Here, this day, we still carry brokenness in our hearts. So, people turn their backs on God, rejecting redemption and the boundless blessings He brings. Too many consider baptism, which Scripture teaches “saves you,” not as a conduit of restoring mercy. So sad, for baptized into Jesus’ death and resurrection, baptism becomes:

A blessed rite, God’s gift of grace;
In water, power to save and place
Us in the fold of His embrace.

The Lord’s Supper is, likewise, diminished. Not Jesus’ body and blood for the acquittal of our sins, as His words say, but only a mere symbol. Again, most sorrowful, since:

In body, blood, Christ’s sacred Feast,
We find forgiveness and release,
Salvation in our time of need.

On Easter evening, Jesus appeared to His disciples, ordaining them as His Apostles and pastors of His Church. “Receive the Holy Spirit—if you forgive anyone’s sins, they are forgiven” (John 20:22-23). Many refuse to believe Jesus authorizes someone to speak our Savior’s absolution to another, doubting He forgives our trespasses, as He says, through someone’s mouth.

By Christ’s own Word and His decree,
A pastor speaks forgiveness, free,
For us and for eternity.

Eager as the Pharisees of yesteryear, people crave to retreat, returning to what they understand—requiring more. Except more of us means less of God, forsaking how He creates faith, forgives sin, and accomplishes His redemption within us. To do so is to turn away from His divine designs, little different from Israel denying Moses’ orders or the Jews rejecting Jesus himself! Undaunted, God still calls His Son to return from Egypt at the proper time.

Earth-born misery can bring our faith to its knees as we question why God lets evil be. Do we not despair, demanding why our Lord doesn’t intervene when pain, anguish, and tragedy ensue? Aghast, our minds roam, straining to make sense of events, challenging God. “Why do You allow such hardship? Do You bother taking time to spare us a glance?” How bewildering, unable to comprehend a God who lets us strive and toil so?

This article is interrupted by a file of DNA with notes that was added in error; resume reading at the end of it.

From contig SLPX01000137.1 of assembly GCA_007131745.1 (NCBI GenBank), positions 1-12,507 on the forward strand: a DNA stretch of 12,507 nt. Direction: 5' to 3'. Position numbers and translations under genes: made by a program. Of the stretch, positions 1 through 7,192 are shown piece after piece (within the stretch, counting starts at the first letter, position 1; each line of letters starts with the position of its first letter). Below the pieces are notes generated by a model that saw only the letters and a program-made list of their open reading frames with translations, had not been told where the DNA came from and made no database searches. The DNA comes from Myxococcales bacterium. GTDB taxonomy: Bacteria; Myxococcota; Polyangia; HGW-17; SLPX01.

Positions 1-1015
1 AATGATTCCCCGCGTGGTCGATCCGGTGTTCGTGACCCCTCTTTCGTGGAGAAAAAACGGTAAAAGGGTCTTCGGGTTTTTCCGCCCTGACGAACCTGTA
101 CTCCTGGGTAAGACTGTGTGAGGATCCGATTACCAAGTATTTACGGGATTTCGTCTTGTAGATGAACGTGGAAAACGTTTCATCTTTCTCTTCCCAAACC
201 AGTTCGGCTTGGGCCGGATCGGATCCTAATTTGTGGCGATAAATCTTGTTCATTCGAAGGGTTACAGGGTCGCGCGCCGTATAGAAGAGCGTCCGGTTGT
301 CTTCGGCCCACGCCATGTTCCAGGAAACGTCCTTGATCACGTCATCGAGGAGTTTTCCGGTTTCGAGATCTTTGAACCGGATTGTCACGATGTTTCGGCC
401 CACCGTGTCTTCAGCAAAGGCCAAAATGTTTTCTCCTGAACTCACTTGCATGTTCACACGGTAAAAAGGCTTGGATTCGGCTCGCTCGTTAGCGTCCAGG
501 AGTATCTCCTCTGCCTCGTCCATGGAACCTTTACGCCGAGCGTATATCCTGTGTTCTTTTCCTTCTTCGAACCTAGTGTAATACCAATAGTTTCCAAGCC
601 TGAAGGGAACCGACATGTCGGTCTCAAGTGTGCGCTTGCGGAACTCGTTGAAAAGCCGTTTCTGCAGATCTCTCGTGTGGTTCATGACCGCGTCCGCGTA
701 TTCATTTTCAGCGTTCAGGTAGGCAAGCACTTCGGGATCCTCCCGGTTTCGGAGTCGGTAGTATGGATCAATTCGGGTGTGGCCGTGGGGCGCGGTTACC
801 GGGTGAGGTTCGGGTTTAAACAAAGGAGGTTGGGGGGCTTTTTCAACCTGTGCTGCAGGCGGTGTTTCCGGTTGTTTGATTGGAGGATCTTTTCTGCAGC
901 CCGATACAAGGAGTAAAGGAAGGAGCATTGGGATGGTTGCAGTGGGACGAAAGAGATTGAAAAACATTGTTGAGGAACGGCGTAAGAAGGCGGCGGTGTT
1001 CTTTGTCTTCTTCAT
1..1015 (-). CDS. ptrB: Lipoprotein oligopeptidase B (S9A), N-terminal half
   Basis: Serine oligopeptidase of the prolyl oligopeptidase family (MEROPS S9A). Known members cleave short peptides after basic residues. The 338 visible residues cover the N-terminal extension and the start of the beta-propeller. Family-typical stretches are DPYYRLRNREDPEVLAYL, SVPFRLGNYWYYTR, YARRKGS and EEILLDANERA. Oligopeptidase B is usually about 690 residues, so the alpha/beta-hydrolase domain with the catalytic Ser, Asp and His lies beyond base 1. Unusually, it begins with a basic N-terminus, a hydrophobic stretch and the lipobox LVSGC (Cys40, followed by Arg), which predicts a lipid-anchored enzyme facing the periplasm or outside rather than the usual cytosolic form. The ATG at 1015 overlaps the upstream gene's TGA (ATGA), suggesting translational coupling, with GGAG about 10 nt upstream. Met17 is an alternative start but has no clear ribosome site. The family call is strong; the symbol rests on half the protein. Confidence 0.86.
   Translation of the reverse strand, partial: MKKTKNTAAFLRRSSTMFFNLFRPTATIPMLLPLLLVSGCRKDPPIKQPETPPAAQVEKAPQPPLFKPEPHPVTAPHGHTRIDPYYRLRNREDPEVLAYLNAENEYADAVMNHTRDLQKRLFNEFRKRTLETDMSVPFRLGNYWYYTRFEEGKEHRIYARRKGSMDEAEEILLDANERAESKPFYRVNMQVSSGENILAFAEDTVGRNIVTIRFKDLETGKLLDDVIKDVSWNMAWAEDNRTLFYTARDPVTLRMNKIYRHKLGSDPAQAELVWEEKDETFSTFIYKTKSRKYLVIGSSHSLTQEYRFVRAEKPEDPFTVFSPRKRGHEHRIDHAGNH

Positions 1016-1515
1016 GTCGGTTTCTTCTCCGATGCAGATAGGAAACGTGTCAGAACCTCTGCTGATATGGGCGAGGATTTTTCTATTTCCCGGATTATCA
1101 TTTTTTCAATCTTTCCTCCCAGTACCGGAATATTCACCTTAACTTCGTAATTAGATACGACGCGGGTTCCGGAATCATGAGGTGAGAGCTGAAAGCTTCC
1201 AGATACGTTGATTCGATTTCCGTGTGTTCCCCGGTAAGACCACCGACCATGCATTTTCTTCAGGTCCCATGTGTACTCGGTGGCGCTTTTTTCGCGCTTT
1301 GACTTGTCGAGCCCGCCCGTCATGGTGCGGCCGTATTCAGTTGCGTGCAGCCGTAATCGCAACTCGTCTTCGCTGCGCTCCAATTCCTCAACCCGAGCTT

This day’s Gospel text is a struggle to receive. After Christmas’ joyous night, Matthew tells us of Herod’s cruel and dark plight. No cause or crime by any infant is done, yet the evil despot will still slaughter Bethlehem’s sons.

Too soon, Herod realizes the Magi’s deception. The tyrant’s mind boils in rage, ordering his soldiers to search throughout Bethlehem and beyond, killing every boy two years old and younger. A malicious act, though he fulfills Jeremiah’s prophecy, “Cries of agony echo in the night, Rachel weeping for her children. No hope of comfort. Grief clings to her as a cloak, mourning for sons no more here.”

Amid the bustling of Christmas, we can forget Jesus’ birth and its life-changing importance. Didn’t He come to bridge the divide between God and man, to deliver heavenly peace into this chaos-consumed world? Yes, yet He spoke of His teachings, causing schism and people stumbling because of Him. Old-Testament Rachel, Jacob’s beloved wife, perished in labor with her last son, Benjamin. Later, other sons of the Promise lose their lives, cut short by wicked Herod, while their mothers weep.

Oh, we cannot fault God for Herod’s murderous blight. Those sins are his, but God shall work His will despite those deeds of our darkest night. The King of kings perceived our wickedness while still operating inside human history, weaving our redemption. Here’s the miracle—God uses our sin-created doings and darkness to create salvation’s everlasting light.

Not yet Jesus’ time to die, God’s angel sweeps over the land, protecting Him from the depravity of King Herod. By divine intervention, Joseph brings his family to Egypt’s distant shore, where Israel once lived before. Why? So His precious Son will pay for our sin, by grace, who comes to perish in our place.

Today, God is still with His people, directing us through the trials and afflictions life throws our way. Through His baptismal waters, His shepherding hand leads infants and adults into the shelter of His holy Church. Divine forgiveness pours forth through His Supper as He nourishes us in His love and grace. Rejoice, since Jesus is with us, always present, guiding, and faithful.

In the beginning, God spoke life into existence. The stars, planets, and galaxies shimmer in His presence, and the farthest reaches of the cosmos form in their celestial perfection. Wanting more, we disobey God, and sin’s ugliness corrupts our hearts.

Oh, but we aren’t undone, for our Lord is steadfast, and everything He promises shall come to pass! At the right time, God steps out of eternity and comes to us as man, fulfilling our redemption and God’s perfect plan. One day, He will return, raising every believer to Himself, not as His heavenly guest but as His family blest, forever amen!